NGUYEN: All right. CNN's John Vause, joining us from London's Heathrow Airport. John, we'll be speaking with you shortly. In the meantime -- Tony.

HARRIS: Well, besides banning liquids and a few other items and carry-on luggage, what else is the Department of Homeland Security doing to protect air travelers? CNN homeland security correspondent Jeanne Meserve tackles that question.


JEANNE MESERVE, CNN HOMELAND SECURITY CORRESPONDENT (voice-over): His department does not have the technology to detect liquid explosives like those the alleged terrorists wanted to use, but Homeland Security Secretary Michael Chertoff says the blanket ban on carrying liquids and gels onto aircraft is working.

CHERTOFF: Again, I want to reiterate flying is safe.

MESERVE: But some experts say aviation security is chock full of holes. Most air cargo is not screened. There is no system to ward off attacks with shoulder-fired missiles. Some airport personnel with access to secure areas and even aircraft don't have to pass through security checkpoints. And over and over again the government's own security watchdogs have smuggled prohibited items past screeners and their machines.

One expert is most horrified by this. The airlines, not the government, are checking passenger names against terror watch lists.

JAMES CARFANO, THE HERITAGE FOUNDATION: Here we are. We'll be at the fifth anniversary of 9/11, and we still haven't done the one of kind of practical common sense thing we could do to keep terrorists off airplanes.

MESERVE: A member of the commission that investigated 9/11 says aviation security is ripe with questionable decisions and pork barrel spending.

TIM ROEMER, FORMER 9/11 COMM. MEMBER: To often some of these contracts are let to particular businesses in districts of members of Congress rather than based on an intelligence assessment and the best technologies. MESERVE: With threats morphing and multiplying, absolute security is impossible, the head of the Transportation Security Administration says. But he argues that federal air marshals, reinforced cockpit doors, combat air patrols and technology provide effective layers of security if routines are varied and kept unpredictable.

EDMUND "KIP" HAWLEY, TRANS. SECURITY ADMIN. DIR.: What we don't want is to allow a terrorist to be able to engineer his process knowing exactly what we're going to do.

MESERVE: Hawley also wants to expand the training of security personnel to recognize suspicious behavior. He says it is inexpensive, yet effective.

HAWLEY: We would rather put the effort into that security, which guards against any kind of threat rather than spend millions of dollars, wait many years, and then only deploy it where you can afford it.

MESERVE (on camera): Hawley and his critics agree on one point, that intelligence is a critical ingredient in aviation security. The proof? Intelligence is what thwarted this latest plot to blast airplanes out of the sky.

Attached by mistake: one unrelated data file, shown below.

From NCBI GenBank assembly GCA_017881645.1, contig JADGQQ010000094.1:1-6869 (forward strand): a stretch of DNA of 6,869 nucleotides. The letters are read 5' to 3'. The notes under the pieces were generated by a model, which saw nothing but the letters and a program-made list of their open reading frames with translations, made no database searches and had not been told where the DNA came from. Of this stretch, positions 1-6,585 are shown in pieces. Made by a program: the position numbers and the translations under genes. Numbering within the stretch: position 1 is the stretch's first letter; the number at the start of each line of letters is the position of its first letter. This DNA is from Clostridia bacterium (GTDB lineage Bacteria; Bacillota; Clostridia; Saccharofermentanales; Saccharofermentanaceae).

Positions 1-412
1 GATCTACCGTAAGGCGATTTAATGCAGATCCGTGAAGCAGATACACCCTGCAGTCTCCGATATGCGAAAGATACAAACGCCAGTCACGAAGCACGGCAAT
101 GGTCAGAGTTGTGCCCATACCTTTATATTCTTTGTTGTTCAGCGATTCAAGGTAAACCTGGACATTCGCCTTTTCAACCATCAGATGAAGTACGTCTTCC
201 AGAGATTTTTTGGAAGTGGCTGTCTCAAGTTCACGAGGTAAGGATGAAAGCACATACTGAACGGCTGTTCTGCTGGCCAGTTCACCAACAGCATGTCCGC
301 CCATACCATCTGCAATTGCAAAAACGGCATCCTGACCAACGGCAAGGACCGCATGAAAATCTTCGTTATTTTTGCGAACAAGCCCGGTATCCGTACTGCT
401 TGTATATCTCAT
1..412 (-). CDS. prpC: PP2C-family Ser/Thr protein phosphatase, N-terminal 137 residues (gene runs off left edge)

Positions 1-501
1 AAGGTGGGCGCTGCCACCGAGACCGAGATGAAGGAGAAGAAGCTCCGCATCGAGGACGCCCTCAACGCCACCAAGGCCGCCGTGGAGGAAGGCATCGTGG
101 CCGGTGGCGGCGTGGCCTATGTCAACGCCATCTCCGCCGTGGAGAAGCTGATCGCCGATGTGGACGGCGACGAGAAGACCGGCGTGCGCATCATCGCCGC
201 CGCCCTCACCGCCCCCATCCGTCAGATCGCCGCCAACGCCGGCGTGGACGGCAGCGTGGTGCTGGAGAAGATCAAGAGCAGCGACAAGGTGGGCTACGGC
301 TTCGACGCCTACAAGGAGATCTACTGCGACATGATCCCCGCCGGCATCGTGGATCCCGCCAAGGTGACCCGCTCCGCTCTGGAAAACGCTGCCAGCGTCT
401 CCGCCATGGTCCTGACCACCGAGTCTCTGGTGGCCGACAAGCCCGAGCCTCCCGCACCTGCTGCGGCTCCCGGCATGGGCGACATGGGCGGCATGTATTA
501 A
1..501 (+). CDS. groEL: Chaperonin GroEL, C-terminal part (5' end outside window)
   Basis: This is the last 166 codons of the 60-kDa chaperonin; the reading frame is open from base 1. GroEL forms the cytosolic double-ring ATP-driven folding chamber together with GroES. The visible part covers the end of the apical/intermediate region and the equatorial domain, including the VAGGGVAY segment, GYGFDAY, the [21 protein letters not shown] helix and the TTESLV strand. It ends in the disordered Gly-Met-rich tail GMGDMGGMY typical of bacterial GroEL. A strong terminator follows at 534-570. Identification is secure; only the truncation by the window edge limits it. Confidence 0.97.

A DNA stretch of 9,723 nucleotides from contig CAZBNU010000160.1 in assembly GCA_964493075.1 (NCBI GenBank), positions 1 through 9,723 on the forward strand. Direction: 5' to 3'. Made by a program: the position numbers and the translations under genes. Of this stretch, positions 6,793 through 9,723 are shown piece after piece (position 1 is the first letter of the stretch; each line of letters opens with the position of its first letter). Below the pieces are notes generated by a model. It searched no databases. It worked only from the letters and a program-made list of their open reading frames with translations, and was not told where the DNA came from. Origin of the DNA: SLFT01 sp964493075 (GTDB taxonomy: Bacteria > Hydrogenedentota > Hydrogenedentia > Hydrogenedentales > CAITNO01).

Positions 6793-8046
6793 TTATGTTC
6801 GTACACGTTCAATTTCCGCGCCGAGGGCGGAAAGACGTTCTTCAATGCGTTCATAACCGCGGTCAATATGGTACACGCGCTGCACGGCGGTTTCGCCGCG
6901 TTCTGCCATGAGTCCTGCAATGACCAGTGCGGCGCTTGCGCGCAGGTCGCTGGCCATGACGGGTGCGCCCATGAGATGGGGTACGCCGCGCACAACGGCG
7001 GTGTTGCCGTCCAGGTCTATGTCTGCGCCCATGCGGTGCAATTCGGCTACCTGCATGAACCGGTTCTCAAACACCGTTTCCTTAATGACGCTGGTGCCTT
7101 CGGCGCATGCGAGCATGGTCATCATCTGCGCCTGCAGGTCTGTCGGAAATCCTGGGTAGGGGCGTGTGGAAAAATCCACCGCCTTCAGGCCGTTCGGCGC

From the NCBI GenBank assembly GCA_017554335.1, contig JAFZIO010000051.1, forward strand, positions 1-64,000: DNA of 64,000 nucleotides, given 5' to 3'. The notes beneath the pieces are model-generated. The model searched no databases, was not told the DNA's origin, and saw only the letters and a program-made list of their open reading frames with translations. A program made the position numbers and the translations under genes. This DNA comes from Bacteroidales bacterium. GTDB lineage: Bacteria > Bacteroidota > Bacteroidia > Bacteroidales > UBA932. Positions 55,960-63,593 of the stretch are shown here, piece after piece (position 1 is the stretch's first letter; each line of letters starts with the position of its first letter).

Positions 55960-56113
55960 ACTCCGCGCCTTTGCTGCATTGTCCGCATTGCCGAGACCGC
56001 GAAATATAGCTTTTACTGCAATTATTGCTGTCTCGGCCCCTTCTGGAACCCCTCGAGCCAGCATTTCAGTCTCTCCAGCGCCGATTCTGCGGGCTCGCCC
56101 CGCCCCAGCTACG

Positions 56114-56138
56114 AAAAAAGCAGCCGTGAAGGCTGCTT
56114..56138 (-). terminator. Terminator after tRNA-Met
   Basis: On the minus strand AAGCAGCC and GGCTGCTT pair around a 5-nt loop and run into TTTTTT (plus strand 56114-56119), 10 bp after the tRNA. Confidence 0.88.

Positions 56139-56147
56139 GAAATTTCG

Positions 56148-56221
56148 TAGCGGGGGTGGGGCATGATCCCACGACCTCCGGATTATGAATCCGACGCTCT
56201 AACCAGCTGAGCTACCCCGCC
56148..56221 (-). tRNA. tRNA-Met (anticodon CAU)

Jeanne Meserve, Washington.


HARRIS: And we're talking about the terror plot in our e-mail question this morning. We want to hear your thoughts, your stories about airport security. The good, the bad, the ugly. E-mail us this morning. The address is, and we'll read some of your responses on the air throughout the morning. And all day Monday CNN will show you where America is most vulnerable to terrorist attacks. No matter what time you tune in, you'll get specific and essential insight on where the threats are, what you can do to stay safe, and whether the government has a clue. "Target USA," all day Monday, only on CNN.

NGUYEN: ending the bloodshed. The U.N. has passed a cease-fire resolution aimed at stopping the fighting between Israel and Hezbollah. Now the next step. Lebanon's cabinet is expected to vote today on the resolution, and Israeli's cabinet is expected to vote tomorrow.

Senior U.N. correspondent Richard Roth has the details now from the U.N.


RICHARD ROTH, CNN SENIOR U.N. CORRESPONDENT (voice-over): There was relief in the air in the Security Council chamber. But the unanimous 15-0 vote masked bitter bruising negotiations which finally produced a diplomatic solution to end a war. The struggle to reach the agreement though angered the U.N. secretary general. ANNAN: I would be remiss if I did not tell you how profoundly disappointed I am that the Council did not reach this point much, much earlier. And I'm convinced that my disappointment and the sense of frustration are shared by hundreds of millions of people around the world.

ROTH: Now Kofi Annan's U.N. peacekeepers will play a significant role. Up to 15,000 assigned to assist as many as 15,000 Lebanese government troops in securing southern Lebanon. The existing U.N. monitoring force, called UNIFIL, will be made more muscular.

CONDOLEEZZA RICE, SECRETARY OF STATE: This new force will have an expanded mandate, a greater scope of operations, better equipment, and much larger numbers, a target of 15,000 soldiers, a seven-fold increase in its current strength.

ROTH: But first, the tricky timing. The resolution calls for a full cessation of hostilities. Hezbollah must immediately cease all attacks, but the resolution leaves room for Israel to use defensive military operations.